Resin Cloud Support Overview
Cloud support is Resinâ€™s 3rd generation clustering. It is based on years of perfecting ways to setup and manage a cluster. It is the culmination of decisions about the best way to do things. Caucho has been doing clustering with Resin longer than many other companies existed, and longer than many of the big players were in the Java market. Our clustering predates most if not all other solutions. And our clustering support is not bolted on as an after thought. We didn’t buy it. Caucho is an engineering company. We built it. We perfected it. It is not just built in, its ingrained in. Resin is designed from the ground up to support clustering and cloud computing.
Over the years, we have learned many things about clustering. You will see these key learnings in our clustering support. We learned how to minimize the replication and copying of values to the bare essentials. We learned how to maximize a clusters topology to get maximum failover support and still have flexibility, and elasticity, but most importantly we have what few cluster architectures provide, we have operational predictability. There is no magic in our cluster. It is a simple, robust, hub and spoke architecture. Simple in its design, yet elegant and powerful.
Our third generation clustering, our true Java EE cloud support, is designed to be an elastic cluster. Resin has the ability to add and remove servers from a live cluster. This ability includes centralization and replication of cache data, application version management, JMS queues and session replications.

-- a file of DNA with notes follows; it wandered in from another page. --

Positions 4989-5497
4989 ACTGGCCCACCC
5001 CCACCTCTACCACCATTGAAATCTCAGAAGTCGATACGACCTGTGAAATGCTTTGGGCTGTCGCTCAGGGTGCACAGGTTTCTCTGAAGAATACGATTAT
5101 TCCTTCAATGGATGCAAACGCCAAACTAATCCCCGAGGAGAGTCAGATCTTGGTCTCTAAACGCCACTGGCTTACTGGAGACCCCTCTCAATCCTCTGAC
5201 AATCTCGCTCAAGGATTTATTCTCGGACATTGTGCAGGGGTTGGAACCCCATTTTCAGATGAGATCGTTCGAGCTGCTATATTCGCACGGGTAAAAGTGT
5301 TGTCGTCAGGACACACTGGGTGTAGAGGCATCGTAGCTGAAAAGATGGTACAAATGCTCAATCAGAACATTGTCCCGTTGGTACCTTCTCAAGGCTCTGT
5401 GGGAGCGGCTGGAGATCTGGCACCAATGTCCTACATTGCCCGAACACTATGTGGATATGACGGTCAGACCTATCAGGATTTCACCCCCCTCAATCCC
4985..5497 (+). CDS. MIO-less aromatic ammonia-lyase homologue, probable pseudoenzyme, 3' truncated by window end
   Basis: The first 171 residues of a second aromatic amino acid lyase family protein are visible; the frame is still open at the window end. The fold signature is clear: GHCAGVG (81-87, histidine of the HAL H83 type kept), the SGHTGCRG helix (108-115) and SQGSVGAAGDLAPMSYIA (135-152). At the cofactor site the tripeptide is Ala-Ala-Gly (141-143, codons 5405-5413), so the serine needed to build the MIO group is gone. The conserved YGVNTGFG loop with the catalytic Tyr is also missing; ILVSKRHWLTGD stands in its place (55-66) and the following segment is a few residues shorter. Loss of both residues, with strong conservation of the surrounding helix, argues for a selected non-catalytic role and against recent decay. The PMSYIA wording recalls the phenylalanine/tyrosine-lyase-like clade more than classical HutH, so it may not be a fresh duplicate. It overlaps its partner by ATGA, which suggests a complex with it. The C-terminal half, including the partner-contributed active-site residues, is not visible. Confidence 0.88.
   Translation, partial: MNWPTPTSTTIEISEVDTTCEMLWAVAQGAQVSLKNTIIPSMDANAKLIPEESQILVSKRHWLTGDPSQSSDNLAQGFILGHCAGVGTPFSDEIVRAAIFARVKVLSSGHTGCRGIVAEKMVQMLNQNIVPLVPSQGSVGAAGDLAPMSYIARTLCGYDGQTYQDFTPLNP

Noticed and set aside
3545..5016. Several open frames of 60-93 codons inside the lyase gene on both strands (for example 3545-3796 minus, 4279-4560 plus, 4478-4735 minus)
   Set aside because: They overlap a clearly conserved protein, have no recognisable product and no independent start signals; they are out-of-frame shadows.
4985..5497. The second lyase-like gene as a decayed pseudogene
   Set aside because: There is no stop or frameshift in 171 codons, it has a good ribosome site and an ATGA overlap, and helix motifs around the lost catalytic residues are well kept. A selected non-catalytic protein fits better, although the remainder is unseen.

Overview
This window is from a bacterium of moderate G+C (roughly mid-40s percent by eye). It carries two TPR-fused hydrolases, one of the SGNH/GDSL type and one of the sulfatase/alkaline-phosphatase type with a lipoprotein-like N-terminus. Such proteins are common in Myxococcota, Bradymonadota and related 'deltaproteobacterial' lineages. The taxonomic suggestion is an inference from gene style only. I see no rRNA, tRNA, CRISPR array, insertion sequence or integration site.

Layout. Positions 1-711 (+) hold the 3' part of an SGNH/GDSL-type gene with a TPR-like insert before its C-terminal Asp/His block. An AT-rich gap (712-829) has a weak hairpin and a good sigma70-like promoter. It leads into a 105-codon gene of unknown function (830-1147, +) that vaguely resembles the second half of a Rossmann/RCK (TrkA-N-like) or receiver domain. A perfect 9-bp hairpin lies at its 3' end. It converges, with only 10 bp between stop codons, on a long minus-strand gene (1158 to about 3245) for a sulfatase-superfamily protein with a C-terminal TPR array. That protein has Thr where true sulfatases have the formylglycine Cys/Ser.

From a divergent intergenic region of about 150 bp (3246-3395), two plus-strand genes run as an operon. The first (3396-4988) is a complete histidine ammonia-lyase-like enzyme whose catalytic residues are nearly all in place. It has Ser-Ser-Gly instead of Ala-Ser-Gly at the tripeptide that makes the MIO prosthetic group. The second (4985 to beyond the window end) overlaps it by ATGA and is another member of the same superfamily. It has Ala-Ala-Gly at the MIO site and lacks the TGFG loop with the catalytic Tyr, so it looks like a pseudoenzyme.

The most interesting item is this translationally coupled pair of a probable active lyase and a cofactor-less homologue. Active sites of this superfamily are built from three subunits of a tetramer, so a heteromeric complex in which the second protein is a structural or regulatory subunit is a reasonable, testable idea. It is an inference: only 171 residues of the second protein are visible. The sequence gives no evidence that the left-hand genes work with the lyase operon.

Resin clustering uses a Triad set of servers. A Triad is a triple redundant hub. The Triad forms the hub in our hub and spoke network. The first three static servers make up the Triad. The Triad servers are responsible for load-balancing clustered services as well as servicing regular requests. The clustered services, the Triad performs, includes load balancing, caching, JMS, and clustered deployment. Non-Triad servers, spoke servers, that are added enroll automatically in clustered services. The spoke servers can be static or dynamic/elastic.
A cluster can have as little as one server in it. A small shop might have 3 triad members and four static servers with the ability to add dynamic servers if needed. A large shop might have a master pod with sixty four servers with 9 other pods of 64 (640). To scale from three servers to 64 servers takes no additional configuration at all. Beyond sixty four servers there is some additional configuration, but then you can can add thousands of servers and still be part of the same cluster. This ability to scale from few to large with no config changes and from large to very large without much change in configuration is the hallmark of how Resin works. Resin is about minimal configuration, with maximum leverage.
With Resin every server in the cluster serves up requests for the same set of applications. Resin does not divide servers up to serve different applications.
Resin includes a fast, light weight, load balancer. You can also plug Resin into Apache or have it work with a hardware load balancer.
One advantage of using Resin’s buit-in load balancer is that it is cloud/cluster aware, which means if you add a new server to the cluster the load balancer automatically knows about it and starts directing new requests to it. Resin cloud load balancer can add/remove servers to distribute the load at runtime (dynamically), and the load balancer knows about the servers status.
All servers in the cluster share queue, session, and object cache data. This cluster data is replicated for fault tolerance.
Simple, Operational Predictability, Rock Solid, and Clustering